Augmented reality technology can be used to create virtual libraries that offer immediate access to detailed information about past medical procedures, allowing doctors to more precisely evaluate potential outcomes and risk factors when planning treatment options. Similarly, AR technologies can also facilitate access to patients’ full medical histories, making it easier to anticipate potential complications and adverse effects that that procedures might have on individual patients.
Systems that combine AR and facial recognition features can help providers identify their patients when they arrive and pull up their entire medical histories with a quick facial scan, reducing both clerical errors and patient wait times in the process. Such technologies would allow doctors and nurses to spend more time interacting with patients rather than manually reviewing their files, thereby improving doctor-patient relationships.
Evolving healthcare technology market
Startups have been at the forefront of developing most of these early-stage innovations, largely because they are well-equipped to navigate the challenges that come with introducing new technologies within the healthcare sector. One of these hurdles is the tendency among healthcare organisations to move very slowly in adopting new information systems, as we have seen with the implementation of electronic health records over the last decade. VR and AR technology is also relatively expensive at this phase of its development, and while costs will come down over time, they remain a barrier for many organisations.
Startups have also been addressing data security challenges throughout the R&D process. Security and data privacy will always be a top priority in the development of new healthcare technology, and organisations are likely to face increasing scrutiny of how they use, store, and secure patient data as it becomes the focal point in planning more effective treatment options.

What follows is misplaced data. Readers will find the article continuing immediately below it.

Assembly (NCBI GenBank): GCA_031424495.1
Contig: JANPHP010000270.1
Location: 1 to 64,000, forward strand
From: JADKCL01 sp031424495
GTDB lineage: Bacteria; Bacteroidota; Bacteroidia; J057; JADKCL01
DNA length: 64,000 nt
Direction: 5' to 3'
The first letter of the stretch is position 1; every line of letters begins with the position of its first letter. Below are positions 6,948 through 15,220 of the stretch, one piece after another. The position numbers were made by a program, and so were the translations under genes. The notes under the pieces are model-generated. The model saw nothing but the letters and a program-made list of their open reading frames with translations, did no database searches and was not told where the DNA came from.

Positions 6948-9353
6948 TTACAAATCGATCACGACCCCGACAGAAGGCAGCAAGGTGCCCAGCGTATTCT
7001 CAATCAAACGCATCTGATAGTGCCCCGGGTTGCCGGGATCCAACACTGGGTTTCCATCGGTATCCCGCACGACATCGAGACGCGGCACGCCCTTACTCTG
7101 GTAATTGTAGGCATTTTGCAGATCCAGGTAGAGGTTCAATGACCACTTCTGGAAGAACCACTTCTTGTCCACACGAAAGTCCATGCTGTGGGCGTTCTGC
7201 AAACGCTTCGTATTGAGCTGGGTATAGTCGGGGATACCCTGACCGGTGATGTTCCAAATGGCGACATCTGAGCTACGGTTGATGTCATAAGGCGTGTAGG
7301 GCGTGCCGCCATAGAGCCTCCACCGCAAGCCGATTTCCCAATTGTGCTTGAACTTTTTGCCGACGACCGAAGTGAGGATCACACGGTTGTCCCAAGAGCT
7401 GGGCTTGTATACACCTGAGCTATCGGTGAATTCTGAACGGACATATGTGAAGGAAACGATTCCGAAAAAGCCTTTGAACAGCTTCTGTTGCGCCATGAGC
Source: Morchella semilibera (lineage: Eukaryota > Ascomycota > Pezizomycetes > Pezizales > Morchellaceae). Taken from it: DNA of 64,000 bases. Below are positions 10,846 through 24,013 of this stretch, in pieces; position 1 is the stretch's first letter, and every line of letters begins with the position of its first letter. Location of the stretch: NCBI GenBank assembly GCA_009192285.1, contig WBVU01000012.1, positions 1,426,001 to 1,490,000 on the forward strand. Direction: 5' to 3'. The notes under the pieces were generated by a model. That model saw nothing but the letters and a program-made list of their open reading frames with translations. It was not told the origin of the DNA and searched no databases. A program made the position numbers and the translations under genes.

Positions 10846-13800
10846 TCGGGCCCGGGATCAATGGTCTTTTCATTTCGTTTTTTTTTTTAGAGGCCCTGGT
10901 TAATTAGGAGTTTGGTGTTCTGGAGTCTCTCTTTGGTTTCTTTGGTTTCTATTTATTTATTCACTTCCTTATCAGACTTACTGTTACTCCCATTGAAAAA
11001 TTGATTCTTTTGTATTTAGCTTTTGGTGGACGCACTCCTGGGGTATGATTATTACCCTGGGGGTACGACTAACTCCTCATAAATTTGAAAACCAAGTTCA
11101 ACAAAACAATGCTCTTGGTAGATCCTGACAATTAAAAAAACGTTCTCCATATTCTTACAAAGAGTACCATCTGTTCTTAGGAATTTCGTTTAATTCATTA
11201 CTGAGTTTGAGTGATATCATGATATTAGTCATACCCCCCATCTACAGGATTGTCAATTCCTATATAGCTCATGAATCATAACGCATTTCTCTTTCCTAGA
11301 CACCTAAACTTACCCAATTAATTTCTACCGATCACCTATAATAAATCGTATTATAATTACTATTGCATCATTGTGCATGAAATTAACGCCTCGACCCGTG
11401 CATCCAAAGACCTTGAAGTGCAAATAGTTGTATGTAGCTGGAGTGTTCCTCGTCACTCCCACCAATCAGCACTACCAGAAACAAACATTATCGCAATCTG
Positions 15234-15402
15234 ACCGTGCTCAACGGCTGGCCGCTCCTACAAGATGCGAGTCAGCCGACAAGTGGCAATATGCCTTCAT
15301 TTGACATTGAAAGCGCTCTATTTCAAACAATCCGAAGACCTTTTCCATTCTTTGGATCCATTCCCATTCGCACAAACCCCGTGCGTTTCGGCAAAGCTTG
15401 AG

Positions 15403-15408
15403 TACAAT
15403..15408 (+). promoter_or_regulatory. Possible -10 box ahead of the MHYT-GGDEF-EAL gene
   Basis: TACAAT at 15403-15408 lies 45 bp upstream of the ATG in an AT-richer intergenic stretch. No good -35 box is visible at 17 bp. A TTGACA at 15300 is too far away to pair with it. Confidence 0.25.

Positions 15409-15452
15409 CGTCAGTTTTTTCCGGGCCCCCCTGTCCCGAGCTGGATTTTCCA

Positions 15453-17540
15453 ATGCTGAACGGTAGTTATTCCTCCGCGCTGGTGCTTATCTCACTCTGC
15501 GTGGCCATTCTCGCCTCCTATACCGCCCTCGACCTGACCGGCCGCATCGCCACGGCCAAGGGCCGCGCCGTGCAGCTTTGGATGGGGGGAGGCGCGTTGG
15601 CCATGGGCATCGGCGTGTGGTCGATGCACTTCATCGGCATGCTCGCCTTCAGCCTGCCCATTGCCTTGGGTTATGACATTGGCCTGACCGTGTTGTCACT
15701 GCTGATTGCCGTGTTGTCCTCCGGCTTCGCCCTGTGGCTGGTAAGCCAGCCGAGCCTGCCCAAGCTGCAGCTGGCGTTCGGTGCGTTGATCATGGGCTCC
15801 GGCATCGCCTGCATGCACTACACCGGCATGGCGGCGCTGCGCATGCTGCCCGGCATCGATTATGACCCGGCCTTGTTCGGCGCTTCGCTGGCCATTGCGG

Now that startups have laid the foundation, major tech players like Microsoft (opens in new tab), Google and Apple are becoming more active within the healthcare space, upping their investments in solutions powered by AI and VR/AR technologies. While the tech giants are generally less agile than their smaller competitors when it comes to carving out brand-new product niches, their involvement will undoubtedly change the way these technologies are created and marketed. Their vast R&D resources, combined with their ability to roll out products on a very large scale, could significantly accelerate the growth of the market. Their participation will also advance efforts to standardise and bring down the costs of many of these tools.
Future outlook for VR/AR healthcare IT
As virtual and augmented reality continue to enhance healthcare providers’ ability to access and analyse medical data, organisations will need to increase their investments in information systems and personnel to effectively leverage this data. The market is poised for rapid growth as the technology becomes more streamlined, standardised and affordable. As providers seek new opportunities to operate more efficiently and provide higher-quality care, the potential for further breakthroughs in VR and AR healthcare IT can only increase.
Sanket Shah, instructor, University of Illinois at Chicago Department of Biomedical and Health Information Sciences (opens in new tab) (BHIS)